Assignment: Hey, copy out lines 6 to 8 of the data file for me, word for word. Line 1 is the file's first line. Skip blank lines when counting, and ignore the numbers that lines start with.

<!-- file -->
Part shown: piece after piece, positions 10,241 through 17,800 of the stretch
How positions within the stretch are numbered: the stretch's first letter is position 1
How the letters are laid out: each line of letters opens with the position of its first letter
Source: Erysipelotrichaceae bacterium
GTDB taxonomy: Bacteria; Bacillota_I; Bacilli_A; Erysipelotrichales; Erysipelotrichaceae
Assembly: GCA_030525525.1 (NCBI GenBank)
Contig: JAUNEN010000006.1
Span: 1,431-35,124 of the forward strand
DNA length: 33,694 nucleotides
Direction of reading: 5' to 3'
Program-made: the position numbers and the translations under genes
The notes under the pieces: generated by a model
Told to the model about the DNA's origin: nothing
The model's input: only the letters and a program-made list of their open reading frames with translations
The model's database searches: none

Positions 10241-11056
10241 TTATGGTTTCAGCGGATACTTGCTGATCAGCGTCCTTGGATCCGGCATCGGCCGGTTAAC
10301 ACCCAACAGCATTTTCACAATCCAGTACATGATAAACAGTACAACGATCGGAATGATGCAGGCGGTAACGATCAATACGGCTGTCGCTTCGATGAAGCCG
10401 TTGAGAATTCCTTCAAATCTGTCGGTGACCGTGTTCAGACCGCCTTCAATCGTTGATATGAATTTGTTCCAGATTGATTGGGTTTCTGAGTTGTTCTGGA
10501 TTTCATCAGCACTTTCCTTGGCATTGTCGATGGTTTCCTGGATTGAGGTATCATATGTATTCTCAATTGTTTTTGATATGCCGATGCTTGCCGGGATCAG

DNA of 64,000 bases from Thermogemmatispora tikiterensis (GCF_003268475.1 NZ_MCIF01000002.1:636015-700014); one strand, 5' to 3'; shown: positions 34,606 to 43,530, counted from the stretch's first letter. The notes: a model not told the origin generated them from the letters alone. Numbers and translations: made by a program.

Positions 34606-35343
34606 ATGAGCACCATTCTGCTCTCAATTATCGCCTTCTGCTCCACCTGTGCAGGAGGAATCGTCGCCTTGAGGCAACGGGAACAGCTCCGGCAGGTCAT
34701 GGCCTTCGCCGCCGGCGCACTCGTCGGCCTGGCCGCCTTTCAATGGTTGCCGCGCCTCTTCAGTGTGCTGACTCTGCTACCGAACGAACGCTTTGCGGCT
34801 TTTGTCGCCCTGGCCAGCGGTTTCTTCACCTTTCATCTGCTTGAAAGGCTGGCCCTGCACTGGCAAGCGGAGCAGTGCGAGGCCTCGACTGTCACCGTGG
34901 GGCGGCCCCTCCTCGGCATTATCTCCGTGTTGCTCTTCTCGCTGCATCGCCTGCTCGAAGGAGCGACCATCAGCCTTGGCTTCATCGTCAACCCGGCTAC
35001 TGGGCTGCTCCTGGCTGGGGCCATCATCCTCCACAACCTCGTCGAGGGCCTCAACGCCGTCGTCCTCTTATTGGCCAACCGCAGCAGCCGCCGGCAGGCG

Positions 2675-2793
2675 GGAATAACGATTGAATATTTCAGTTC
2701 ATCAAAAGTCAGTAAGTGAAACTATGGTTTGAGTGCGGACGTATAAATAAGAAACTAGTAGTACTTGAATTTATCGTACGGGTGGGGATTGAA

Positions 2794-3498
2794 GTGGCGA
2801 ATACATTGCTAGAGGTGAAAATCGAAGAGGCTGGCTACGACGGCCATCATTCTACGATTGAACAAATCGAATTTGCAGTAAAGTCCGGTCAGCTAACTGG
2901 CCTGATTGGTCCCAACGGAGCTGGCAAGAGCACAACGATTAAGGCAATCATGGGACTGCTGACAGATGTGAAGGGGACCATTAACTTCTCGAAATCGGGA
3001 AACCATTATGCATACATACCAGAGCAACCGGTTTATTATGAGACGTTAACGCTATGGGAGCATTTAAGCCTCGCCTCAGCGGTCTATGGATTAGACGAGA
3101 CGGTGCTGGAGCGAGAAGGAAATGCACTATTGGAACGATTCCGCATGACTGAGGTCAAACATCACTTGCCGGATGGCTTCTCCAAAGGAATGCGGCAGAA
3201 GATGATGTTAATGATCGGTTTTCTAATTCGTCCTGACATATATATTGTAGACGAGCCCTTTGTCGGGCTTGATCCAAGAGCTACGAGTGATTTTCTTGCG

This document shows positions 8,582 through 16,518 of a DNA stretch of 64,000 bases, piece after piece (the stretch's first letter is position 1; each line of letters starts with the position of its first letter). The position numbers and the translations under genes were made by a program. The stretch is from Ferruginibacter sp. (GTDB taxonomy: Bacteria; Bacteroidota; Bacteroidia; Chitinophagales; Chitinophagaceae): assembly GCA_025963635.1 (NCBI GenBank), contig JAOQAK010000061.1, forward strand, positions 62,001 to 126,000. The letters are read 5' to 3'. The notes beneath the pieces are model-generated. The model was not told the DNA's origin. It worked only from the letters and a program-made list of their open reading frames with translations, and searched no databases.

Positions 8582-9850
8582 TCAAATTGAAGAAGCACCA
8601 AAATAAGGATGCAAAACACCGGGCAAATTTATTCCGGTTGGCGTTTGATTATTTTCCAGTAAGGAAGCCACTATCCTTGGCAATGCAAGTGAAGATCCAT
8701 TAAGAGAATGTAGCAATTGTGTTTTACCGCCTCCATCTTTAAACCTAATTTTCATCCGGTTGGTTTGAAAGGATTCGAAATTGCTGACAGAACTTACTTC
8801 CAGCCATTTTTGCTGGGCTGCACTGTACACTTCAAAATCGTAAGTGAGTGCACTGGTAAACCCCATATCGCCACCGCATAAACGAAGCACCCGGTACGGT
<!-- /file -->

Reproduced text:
Assembly: GCA_030525525.1 (NCBI GenBank)
Contig: JAUNEN010000006.1
Span: 1,431-35,124 of the forward strand